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Re: Text selector [was Re: breaking overflow]

From: Brad Kemper <brad.kemper@gmail.com>
Date: Tue, 5 Jan 2010 16:37:46 -0800
Message-Id: <1B418C91-B1A6-4C9F-B2FE-5CCB75132F8D@gmail.com>
To: "robert@ocallahan.org" <robert@ocallahan.org>
Cc: Bobby Jack <bobbykjack@yahoo.co.uk>, Boris Zbarsky <bzbarsky@mit.edu>, "Tab Atkins Jr." <jackalmage@gmail.com>, www-style list <www-style@w3.org>

On Jan 5, 2010, at 3:59 PM, "Robert O'Callahan" <robert@ocallahan.org>  

> On Wed, Jan 6, 2010 at 12:40 PM, Brad Kemper <brad.kemper@gmail.com>  
> wrote:
> I could live with that, if it's as fast as JavaScript regexp  
> processing. Simple regexp and literals run pretty fast, don't they?  
> And dynamic element changes also require rematching. I don't think  
> I'd want it to run the matching every second as I typed into  
> editable HTML.
> That's exactly what a browser has to do.

I meant to say "every microsecond" or "every CPU cycle". If it waited  
for a one second pause in editing before refreshing styles, I think it  
would enhance performance significantly, even when using today's CSS.  
That shouldbe plenty, epecially if you are only looking at the text  
nodes of the currently changing innermost element for rule matches.

> No way. Talk about idealistic goals that cant be reached! I should  
> have the content/markup author tell the UA where all the numbers  
> are, just because I want to style them differently? I should insist  
> on a separate class for every phone number that matches a particular  
> one that I might be interested in styling? What HTML tag do I use  
> for a ">" that represents another level of breadcrumbs? These are  
> all things that I cannot reasonably expect to be in the markup, but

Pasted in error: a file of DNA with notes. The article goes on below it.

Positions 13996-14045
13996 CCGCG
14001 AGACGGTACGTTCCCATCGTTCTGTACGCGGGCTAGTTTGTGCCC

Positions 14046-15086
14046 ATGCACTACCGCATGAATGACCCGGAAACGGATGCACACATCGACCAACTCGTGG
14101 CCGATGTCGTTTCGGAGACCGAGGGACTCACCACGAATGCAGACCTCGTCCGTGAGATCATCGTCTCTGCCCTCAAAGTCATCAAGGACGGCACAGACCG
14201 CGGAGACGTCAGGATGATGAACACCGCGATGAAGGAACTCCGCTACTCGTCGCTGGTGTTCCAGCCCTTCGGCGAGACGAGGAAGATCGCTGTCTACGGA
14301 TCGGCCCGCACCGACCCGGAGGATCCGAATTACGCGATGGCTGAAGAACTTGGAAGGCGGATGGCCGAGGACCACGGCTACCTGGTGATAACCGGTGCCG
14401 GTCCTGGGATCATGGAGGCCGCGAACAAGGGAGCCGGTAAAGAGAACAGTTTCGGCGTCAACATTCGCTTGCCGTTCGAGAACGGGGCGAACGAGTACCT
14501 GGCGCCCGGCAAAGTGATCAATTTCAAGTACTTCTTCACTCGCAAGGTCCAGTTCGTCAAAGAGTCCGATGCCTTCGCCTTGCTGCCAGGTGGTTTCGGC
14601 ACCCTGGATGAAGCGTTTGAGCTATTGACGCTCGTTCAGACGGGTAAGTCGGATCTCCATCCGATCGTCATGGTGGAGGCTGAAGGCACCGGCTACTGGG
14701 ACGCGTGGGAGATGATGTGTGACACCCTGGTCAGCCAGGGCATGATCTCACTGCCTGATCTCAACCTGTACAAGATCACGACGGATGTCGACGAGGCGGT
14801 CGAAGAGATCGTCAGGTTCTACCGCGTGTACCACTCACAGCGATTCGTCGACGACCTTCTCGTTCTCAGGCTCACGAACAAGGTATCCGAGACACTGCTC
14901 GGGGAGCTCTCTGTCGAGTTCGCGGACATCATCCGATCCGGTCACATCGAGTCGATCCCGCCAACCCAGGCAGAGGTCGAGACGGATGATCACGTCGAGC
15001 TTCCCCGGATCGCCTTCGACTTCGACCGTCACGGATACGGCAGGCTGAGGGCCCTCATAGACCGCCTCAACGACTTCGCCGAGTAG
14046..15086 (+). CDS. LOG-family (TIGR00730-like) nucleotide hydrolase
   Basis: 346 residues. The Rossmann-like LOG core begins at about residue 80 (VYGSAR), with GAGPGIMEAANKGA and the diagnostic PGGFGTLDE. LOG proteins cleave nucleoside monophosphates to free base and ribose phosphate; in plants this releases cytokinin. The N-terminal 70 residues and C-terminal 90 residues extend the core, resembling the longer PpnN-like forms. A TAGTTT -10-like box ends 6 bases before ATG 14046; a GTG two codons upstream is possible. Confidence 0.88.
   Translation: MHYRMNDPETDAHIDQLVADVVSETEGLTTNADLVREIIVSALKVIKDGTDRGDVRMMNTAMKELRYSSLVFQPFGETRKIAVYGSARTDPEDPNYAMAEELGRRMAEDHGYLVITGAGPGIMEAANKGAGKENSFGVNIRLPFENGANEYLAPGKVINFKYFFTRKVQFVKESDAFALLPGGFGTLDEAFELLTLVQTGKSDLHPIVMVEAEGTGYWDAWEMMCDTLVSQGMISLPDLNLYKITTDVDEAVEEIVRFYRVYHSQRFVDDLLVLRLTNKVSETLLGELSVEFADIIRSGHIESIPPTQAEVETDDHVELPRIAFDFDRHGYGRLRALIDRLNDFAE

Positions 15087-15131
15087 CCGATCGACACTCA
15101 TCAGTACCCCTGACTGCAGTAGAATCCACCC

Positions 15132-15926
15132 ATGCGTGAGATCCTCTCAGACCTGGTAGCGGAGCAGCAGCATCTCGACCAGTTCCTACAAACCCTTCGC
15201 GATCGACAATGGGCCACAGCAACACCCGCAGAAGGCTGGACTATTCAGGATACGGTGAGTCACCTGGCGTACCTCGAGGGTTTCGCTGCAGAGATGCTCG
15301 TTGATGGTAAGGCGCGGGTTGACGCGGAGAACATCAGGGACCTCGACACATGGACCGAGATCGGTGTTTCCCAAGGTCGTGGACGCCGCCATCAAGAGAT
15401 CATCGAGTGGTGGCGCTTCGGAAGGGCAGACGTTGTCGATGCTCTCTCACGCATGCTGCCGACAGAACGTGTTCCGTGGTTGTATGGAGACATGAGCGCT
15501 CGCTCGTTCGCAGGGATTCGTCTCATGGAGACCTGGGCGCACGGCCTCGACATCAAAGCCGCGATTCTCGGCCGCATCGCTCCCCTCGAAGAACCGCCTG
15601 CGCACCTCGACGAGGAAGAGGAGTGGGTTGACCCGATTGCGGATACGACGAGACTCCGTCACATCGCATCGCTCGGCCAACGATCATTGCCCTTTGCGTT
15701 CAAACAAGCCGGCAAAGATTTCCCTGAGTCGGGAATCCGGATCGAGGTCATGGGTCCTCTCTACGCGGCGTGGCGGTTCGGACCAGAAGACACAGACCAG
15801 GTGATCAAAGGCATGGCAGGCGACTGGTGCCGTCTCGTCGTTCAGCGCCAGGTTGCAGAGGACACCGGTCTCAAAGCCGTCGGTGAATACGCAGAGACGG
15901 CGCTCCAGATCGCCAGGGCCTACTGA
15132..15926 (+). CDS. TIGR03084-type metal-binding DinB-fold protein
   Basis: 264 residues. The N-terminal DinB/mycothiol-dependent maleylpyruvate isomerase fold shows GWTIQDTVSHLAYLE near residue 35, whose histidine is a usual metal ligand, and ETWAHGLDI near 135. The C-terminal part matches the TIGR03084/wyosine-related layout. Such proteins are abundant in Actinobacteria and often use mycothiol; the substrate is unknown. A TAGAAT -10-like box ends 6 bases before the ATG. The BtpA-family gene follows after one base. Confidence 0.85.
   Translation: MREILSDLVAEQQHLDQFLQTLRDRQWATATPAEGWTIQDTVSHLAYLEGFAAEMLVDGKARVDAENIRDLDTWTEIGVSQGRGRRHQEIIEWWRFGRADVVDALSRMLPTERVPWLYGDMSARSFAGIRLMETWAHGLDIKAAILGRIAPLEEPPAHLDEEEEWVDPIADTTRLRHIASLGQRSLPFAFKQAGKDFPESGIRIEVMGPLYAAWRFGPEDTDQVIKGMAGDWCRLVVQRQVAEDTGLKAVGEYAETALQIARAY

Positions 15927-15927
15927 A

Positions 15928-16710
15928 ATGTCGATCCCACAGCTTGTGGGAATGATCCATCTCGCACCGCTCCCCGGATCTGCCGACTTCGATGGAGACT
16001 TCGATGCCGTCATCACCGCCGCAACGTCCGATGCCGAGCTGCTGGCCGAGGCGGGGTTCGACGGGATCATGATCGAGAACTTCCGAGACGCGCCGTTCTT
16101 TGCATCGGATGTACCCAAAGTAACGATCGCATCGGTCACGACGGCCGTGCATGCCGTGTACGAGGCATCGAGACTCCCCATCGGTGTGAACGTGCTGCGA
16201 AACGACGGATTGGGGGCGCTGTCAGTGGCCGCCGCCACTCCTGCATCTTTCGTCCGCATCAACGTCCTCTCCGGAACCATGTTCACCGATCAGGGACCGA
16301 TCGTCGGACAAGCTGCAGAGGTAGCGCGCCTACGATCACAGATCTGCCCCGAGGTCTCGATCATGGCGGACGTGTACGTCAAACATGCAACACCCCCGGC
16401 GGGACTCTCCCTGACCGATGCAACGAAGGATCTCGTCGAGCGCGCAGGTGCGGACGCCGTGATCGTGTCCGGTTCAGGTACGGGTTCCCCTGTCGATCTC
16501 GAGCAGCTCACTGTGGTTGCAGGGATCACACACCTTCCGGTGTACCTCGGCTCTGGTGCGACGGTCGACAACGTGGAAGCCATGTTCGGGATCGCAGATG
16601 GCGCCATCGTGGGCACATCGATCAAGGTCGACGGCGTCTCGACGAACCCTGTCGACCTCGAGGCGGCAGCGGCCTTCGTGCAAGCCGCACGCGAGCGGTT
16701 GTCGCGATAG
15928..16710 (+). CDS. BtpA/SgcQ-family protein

> that I may want to style. There are already many places where  
> authors are adding extra spans in the HTML just to get a  
> presentational effect, and I think we should provide ways to  
> alleviate that where we can.
> Sure, but that set of examples aren't just presentational effects,  
> they have semantic meaning. Maybe not expressible in HTML directly,  
> but there's nothing "wrong" with adding classes for them.
> CSS needs some cooperation from the document author.

It helps. But the CSS author can very often expect NO cooperation from  
the HTML author beyond what they have already created. And it is  
usually unreasonable to expect a whole site to be re-coded in order to  
acheive non-essential (but desirable) presentational effects.

> Even using ::text("Example \d: *\n"), the author has to make sure to  
> put the right number of spaces in, which is arguably harder to get  
> right than wrapping the text in a span with a class.

I disagree. In that example, I already have 0-many spaces that can  
come before line break. If I was really worried about unexpected white  
space, I could rewrite that single pattern string as "Example\s+\d:\s* 
\n". But that is kind of ugly. I would much rather have the pattern  
matched against a copy of the element's text that had already had the  
white space collapsed (so if the element had 'white-space: normal',  
all source code white space would be collapsed to single spaces, and  
<br> elements would be read as "\n").

> Rob
> -- 
> "He was pierced for our transgressions, he was crushed for our  
> iniquities; the punishment that brought us peace was upon him, and  
> by his wounds we are healed. We all, like sheep, have gone astray,  
> each of us has turned to his own way; and the LORD has laid on him  
> the iniquity of us all." [Isaiah 53:5-6]

Received on Wednesday, 6 January 2010 00:38:33 UTC

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